Money said ERCA was in April the first conservation authority in Ontario to launch a smoke-free outdoor spaces initiative. Phase 1 included the John R. Park Homestead, Hillman Marsh and Holiday Beach Conservation Area — the authority’s largest properties.
Phase 2 will be implemented this spring and will include the remainder of ERCA’s 19 conservation areas.
Smoking is restricted to designated areas – mainly parking lots.
“One of the biggest things that we heard from the health unit was that we don’t want our youth to be seeing people smoking because that de-normalizes the act of smoking,” Money said. “So by not letting kids see that, it’s a method of letting kids know it’s not an activity that’s good for you.”

Ontario Trails News – explore the Halton ECO-Park, it’s got trails

Learn more about accessible trails, and how to promote them to all Ontarians

Dec 25, 2014 | 

EcoPark’s natural beauty only a hike away

Burlington Post

Smokey Hollow is one of my favourite hiking spots.

I came across it years ago in a book of maps of hiking trails in southern Ontario. It was a dot on a piece of paper on Mill Street just north of the Burlington border.

It turned out to be much more than just a dot.

The waterfall is arguably the premier attraction; Grindstone Creek cascades down a dramatic drop.

Once you descend several flights of natural and man-made stairs, the noise of traffic disappears and tranquility dominates.

It was here that I saw my first and only wild trillium to date.

Coincidentally, Smokey Hollow was one of the first spots the Burlington Post team consisting of photographer Eric Riehl and myself recently visited on a walking tour for our feature on the Cootes to Escarpment EcoPark System.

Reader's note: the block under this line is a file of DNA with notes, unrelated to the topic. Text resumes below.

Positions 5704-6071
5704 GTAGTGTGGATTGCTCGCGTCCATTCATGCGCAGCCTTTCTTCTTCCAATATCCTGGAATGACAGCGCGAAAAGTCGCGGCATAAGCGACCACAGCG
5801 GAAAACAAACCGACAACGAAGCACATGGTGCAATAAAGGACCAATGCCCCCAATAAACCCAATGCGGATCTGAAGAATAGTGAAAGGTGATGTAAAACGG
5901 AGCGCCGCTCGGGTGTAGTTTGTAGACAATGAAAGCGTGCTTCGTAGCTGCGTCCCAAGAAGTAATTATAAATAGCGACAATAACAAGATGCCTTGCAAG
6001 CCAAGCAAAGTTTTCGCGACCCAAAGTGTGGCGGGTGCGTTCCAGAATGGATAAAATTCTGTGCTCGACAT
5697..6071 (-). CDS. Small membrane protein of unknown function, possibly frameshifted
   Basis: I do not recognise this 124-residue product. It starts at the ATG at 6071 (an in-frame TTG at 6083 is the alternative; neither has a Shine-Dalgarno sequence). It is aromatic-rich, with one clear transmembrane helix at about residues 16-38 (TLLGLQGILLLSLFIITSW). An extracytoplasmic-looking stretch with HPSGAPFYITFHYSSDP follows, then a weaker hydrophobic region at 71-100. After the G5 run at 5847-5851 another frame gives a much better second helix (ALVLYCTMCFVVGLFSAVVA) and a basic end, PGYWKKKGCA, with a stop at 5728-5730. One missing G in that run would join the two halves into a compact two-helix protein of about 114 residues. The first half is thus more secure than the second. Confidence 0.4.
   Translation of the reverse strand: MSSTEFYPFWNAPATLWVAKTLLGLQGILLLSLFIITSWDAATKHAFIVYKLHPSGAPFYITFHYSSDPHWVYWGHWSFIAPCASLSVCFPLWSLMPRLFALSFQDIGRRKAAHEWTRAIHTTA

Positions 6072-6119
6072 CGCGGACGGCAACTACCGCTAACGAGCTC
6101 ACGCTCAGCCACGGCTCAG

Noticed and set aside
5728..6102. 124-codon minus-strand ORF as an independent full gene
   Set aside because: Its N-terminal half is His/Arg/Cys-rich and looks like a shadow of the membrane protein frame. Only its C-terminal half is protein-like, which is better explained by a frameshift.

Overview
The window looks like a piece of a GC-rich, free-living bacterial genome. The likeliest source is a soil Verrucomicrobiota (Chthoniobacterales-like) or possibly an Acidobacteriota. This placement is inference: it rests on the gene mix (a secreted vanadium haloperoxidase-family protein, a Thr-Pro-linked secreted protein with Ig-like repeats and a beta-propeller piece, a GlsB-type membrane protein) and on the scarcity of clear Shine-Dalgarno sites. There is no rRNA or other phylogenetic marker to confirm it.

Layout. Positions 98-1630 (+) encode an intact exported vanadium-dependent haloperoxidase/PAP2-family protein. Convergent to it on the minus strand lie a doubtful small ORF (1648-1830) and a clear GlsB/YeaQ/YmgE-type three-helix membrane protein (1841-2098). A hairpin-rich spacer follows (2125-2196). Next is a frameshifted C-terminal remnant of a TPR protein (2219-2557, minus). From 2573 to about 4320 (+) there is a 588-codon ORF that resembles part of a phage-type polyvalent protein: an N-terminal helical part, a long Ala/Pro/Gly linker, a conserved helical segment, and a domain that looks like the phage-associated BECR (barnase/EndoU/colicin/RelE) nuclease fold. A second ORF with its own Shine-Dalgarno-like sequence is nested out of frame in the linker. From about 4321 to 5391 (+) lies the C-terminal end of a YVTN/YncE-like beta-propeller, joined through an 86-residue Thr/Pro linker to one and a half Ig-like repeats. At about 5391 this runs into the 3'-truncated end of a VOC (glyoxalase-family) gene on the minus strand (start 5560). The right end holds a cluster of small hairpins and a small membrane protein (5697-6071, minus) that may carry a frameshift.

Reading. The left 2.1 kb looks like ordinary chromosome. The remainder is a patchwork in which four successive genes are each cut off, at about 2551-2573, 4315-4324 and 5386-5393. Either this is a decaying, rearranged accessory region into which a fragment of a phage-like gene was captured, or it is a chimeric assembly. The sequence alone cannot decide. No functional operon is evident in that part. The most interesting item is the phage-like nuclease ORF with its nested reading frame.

The walking tour idea was mine — any chance to trade in high heels for Sorel boots is welcome.

David Galbraith, longtime head of science at the Royal Botanical Garden, and John Hall, co-ordinator with the Hamilton Harbour Remedial Action Plan, served as our guides, taking us to stunning sites like the Grindstone Estuary marshlands, Kerncliff Park, Clappison Woods and Smokey Hollow.

As a nature lover, I had been to all these sites before, but the historical background and ecological significance shared by David and John elevated my understanding of why protecting these lands through the Cootes to Escarpment EcoPark System initiative is so important.

Smokey Hollow is an example of how an area can recover after human impact.

In the 19th century, Grindstone Creek was the site of industrial mills, which are now gone. The site has potential for further naturalization, as well as trail enhancements. The trail is particularly rich with wildflower species.

The Cootes to Escarpment EcoPark System, formally established in 2013, is a partnership between nine partner agencies. It encompasses approximately 9,000 acres of natural lands at the western end of Lake Ontario. Of that number, 4,700 acres are permanently protected while 4,300 acres are privately owned. Included in the 1,500 documented species of flora and fauna is more than 60 species at risk, including the endangered Jefferson salamander.